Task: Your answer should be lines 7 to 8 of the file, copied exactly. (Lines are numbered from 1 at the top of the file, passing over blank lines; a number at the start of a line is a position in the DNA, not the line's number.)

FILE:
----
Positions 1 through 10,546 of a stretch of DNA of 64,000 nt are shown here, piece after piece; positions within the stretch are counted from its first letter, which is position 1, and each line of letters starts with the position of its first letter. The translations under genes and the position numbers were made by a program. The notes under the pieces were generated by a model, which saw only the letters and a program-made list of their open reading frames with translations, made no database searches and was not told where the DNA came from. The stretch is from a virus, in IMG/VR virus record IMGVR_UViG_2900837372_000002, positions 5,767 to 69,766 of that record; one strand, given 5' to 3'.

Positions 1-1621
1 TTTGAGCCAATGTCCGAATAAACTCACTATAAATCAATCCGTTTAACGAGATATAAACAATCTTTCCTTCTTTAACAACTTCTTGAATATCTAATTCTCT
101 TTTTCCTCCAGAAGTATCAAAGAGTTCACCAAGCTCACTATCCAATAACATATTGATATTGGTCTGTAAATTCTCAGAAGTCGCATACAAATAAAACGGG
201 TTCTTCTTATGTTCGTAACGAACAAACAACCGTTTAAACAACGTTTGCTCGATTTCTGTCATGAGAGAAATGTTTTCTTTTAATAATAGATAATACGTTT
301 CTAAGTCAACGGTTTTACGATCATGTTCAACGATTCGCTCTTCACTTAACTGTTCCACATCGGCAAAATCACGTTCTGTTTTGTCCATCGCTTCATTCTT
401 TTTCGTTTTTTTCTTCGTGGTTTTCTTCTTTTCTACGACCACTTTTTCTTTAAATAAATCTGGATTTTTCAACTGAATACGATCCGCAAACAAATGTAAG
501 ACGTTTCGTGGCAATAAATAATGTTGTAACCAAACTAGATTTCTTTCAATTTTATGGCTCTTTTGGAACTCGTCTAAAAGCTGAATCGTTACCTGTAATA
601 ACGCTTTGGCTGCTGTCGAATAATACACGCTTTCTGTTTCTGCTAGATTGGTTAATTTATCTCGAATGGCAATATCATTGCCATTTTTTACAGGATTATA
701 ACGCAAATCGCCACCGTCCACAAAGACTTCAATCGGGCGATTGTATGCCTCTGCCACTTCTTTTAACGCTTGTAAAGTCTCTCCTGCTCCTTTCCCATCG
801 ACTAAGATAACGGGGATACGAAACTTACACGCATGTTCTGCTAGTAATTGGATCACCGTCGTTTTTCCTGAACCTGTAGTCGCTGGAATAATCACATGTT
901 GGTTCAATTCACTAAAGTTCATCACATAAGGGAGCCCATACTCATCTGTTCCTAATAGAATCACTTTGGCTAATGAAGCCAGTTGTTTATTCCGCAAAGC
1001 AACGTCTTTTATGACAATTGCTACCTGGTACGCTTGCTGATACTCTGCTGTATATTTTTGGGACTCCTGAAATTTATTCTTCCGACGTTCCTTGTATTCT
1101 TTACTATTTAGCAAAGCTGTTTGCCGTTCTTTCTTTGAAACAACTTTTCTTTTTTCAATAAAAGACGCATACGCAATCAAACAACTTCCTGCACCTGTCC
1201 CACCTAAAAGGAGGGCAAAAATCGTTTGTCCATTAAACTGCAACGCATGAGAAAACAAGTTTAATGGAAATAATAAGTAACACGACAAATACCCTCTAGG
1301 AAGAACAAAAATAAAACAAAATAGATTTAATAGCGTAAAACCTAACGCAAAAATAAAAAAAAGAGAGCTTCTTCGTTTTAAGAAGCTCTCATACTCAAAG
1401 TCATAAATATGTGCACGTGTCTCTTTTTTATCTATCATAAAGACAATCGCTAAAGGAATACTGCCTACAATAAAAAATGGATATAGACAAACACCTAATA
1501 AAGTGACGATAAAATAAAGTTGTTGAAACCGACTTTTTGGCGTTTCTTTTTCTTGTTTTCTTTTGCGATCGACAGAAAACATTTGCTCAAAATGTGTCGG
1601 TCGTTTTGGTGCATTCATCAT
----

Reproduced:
401 TTTCGTTTTTTTCTTCGTGGTTTTCTTCTTTTCTACGACCACTTTTTCTTTAAATAAATCTGGATTTTTCAACTGAATACGATCCGCAAACAAATGTAAG
501 ACGTTTCGTGGCAATAAATAATGTTGTAACCAAACTAGATTTCTTTCAATTTTATGGCTCTTTTGGAACTCGTCTAAAAGCTGAATCGTTACCTGTAATA